Having a clear plan and point of focus for your business and marketing goals is, of course, important. But it’s also important to be flexible enough to change those plans. It’s key that you allow leeway for a business change, should the opportunity present itself.
Let me tell you a quick story.
At 7 years old, I knew that I wanted to be a photographer. I did everything I thought that I needed to do to help me get me to that goal. There was an offer on the back of the box of breakfast cereal: collect 10 tokens and send £7.99 to receive a camera – I ate that cereal every day for weeks on end and saved my pocket money to get the camera.
I read every book on photography in our town’s library. I bought photographic magazines as if my life depended on it, and ingested every snippet of information that I could. I read and re-read those magazines to the point that I could recite the text verbatim.
Tunnel VisionThroughout my formal education, many of the decisions that I made were based on my goal to be a photographer. For example, at school I took physics and chemistry rather than biology or geography, as they were going to be more useful when I planned to study Photography at college. Through a set of both fortuitous and convoluted events that followed, I succeeded in my goal of becoming a photographer (and more), founding and running a media production company for five years. The studio did fashion and advertising shoots for ad agencies. I was even fortunate enough to direct a TV commercial (the opportunities for business change – or perhaps that should be ‘business expansion’ – were more accommodating in the 90s).
The problem with having such tunnel vision is that you’re often too narrow-minded to see what else may be out there, since it may not align itself with your current mindset. For me, that meant passing-up new opportunities simply because they didn’t “fit” with the existing plan that I had in my head, and which I was blindly working towards at the exclusion of everything else. For example, at school I decided not to study computing. Why? Well, I was going to be a photographer, right? So why what possible use would computers have to a photographer??? Yeah, more fool me…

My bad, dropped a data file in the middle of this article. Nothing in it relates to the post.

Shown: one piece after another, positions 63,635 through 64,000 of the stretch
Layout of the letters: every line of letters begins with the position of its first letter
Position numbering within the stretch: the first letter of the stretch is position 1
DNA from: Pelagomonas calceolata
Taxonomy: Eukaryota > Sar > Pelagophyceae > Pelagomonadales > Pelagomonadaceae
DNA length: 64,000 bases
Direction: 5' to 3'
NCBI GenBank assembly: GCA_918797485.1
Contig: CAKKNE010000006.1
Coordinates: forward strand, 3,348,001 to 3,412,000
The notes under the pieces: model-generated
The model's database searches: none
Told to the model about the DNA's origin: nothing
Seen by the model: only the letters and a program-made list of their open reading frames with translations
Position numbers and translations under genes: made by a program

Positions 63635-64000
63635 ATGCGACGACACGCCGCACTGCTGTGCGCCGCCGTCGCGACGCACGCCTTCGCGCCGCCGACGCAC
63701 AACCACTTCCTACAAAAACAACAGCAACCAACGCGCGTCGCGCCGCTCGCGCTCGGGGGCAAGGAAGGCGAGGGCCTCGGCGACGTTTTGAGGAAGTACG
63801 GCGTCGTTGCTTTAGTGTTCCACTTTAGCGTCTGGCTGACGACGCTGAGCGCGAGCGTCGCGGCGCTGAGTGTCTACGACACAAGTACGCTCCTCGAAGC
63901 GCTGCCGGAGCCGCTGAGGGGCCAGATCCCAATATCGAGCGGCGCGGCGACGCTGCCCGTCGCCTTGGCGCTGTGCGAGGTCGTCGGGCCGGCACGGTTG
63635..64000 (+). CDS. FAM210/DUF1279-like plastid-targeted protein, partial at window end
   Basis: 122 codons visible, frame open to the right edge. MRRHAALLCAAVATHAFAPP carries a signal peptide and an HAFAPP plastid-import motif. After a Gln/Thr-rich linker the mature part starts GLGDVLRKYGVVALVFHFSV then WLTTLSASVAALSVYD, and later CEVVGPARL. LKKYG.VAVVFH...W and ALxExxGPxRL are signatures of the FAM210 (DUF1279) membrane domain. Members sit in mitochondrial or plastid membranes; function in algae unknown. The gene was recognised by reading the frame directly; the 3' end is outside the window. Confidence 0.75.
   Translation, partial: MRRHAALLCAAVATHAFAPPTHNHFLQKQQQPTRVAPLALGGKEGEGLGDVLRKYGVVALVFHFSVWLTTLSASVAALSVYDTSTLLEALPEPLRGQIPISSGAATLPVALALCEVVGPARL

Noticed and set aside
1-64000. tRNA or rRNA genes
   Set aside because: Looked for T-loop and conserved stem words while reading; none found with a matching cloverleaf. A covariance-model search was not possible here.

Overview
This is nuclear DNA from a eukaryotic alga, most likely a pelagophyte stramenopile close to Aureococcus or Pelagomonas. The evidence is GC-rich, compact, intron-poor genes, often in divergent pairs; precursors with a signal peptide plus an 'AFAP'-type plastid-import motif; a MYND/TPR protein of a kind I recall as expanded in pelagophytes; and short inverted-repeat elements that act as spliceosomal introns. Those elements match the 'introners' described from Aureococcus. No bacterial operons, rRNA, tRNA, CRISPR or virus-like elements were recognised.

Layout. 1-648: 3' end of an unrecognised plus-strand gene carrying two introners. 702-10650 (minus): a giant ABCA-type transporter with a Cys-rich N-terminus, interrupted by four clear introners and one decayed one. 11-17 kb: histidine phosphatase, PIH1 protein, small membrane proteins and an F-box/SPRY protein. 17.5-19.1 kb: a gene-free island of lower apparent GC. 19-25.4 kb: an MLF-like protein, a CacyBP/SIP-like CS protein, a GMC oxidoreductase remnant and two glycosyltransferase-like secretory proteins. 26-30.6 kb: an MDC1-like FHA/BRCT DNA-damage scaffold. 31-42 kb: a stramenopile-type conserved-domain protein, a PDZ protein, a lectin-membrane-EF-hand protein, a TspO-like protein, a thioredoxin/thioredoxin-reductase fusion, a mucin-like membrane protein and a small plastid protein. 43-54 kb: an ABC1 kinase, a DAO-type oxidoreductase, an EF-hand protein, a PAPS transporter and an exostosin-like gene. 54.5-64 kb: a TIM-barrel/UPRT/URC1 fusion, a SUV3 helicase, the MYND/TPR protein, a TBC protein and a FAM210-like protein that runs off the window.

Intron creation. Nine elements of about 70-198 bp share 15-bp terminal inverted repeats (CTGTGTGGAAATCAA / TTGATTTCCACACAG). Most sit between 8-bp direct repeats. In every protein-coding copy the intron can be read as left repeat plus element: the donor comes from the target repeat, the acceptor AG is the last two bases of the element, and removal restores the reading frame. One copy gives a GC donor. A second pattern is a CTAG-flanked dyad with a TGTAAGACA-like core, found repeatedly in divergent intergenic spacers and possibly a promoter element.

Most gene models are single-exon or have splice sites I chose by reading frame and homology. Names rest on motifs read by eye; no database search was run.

I would have liked to have put that down to the impetuousness of youth, but I’ve bet on more than a few Edsels since then. For example I couldn’t see the point of Facebook for a long time (even though I did get into Twitter pretty early), as I had falsely assumed that Facebook couldn’t help businesses with their marketing unless they were customer-facing (B2C) businesses. I finally succumbed in April 2009 – and have had my nose well and truly rubbed in it on a regular basis ever since.
When Apple first announced the iPad I didn’t see the point of the thing. There didn’t seem to be anything it could do that I couldn’t already do with an iPhone or iPod Touch. 60-odd million sales later, I’m clearly in the minority.
The moral of the story? Things change. Marketing changes. Your business changes. Get used to it.
Yes it’s important to have clear goals in your business for sales, marketing, communications, and all the rest. But it’s also crucial to accept that just around the corner there could be something that could dramatically alter the trajectory of your business. Positively, as well as negatively.
Business Change Evolution Should Track Customer EvolutionThe world is full of crumbling companies, as well as entire industries, that bet on things always staying the same. The record industry never imagined that a computer company would up-end their business and change it forever, yet that’s exactly what Apple did in less than a decade. Kodak bet that people would always put light-sensitive film in their cameras. Blockbuster based their business on the assumption that people would always buy or rent films as physical media.
During a waning economy, either at a micro level (your business) or a macro one (the entire industry), business change is often the only thing that you’ve got left. The only thing that’s going to change the situation is changing the situation, but most people find that too difficult. They’re too set in their ways in maintaining the status quo.
If you’re not happy with the way things are going, what fundamental, radical, extra-ordinary changes are you prepared to make to your business to remedy the situation?
Change is inevitable – unless it’s from a vending machine.